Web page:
King of Syria from 125 to 113 and from 111 to 96 B.C. Born in the year 141; died 96 B.C. For the first three years of his reign he was actively opposed by Alexander Zabinas, his rival for the throne. Of necessity, therefore, he lived on terms of amity with the Jews, who in a measure possessed the balance of power. After the defeat of Alexander Zabinas, he enjoyed eight years of undisturbed possession of the government and continued in his attitude of friendship toward the Jewish people, for he did not yet feel himself sufficiently strong to insist upon the terms of the treaty made by Antiochus Sidetes; nor was he any better able to do so in the years 113-96; for although he managed to wrest a part of Syria from his opponent Antiochus IX., the portion of the country which bordered on Palestine was not included.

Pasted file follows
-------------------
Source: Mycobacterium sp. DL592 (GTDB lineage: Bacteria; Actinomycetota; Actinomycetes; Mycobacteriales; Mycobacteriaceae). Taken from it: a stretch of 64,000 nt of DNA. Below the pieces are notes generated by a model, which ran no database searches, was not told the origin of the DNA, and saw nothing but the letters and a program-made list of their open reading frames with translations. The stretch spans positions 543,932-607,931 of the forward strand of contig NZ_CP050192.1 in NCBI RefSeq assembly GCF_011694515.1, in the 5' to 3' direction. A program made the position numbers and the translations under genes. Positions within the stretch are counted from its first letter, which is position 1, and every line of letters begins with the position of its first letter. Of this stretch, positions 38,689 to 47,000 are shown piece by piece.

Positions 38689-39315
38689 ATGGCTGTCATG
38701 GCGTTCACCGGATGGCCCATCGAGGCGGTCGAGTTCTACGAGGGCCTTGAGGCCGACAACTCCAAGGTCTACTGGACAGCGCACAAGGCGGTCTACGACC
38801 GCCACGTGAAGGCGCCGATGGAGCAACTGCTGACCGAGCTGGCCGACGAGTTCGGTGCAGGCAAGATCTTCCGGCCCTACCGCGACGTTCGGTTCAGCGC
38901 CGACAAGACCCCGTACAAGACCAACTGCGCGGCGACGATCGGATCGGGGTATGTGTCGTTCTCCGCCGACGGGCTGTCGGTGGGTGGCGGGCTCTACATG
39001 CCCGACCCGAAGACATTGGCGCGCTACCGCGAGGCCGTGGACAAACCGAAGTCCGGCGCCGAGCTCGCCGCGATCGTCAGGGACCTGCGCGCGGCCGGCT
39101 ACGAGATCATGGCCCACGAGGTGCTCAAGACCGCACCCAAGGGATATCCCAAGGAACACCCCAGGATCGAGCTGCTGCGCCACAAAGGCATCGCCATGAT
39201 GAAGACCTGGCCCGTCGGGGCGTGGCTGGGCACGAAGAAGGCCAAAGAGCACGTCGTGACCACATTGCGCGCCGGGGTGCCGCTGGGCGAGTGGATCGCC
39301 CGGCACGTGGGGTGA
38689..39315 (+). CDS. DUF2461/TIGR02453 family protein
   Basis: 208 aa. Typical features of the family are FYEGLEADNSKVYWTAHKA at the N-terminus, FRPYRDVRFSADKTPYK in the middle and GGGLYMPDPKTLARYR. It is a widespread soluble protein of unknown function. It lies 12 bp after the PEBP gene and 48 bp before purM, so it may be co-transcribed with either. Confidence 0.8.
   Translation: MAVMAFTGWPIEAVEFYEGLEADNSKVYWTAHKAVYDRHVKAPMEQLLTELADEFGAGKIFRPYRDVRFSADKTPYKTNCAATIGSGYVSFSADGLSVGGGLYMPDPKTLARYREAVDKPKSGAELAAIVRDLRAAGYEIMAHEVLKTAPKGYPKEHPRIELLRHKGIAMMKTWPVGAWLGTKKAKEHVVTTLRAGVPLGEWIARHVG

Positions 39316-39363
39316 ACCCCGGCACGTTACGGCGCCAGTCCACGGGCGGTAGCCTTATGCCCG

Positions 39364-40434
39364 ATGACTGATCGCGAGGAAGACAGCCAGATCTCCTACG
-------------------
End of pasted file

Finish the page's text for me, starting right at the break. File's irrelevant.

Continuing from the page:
- Flathe, Gesch. Makedoniens, ii. 672;
- Ewald,History, v. 364;
- Kuhn, Beiträge zur Gesch. der Seleukiden, pp. 14 et seq.;
- Schürer, Gesch. i. 209 et seq.;
- Wellhausen, I. J. G. 2d ed., pp. 260-262;
- Willrich, Judaica, index.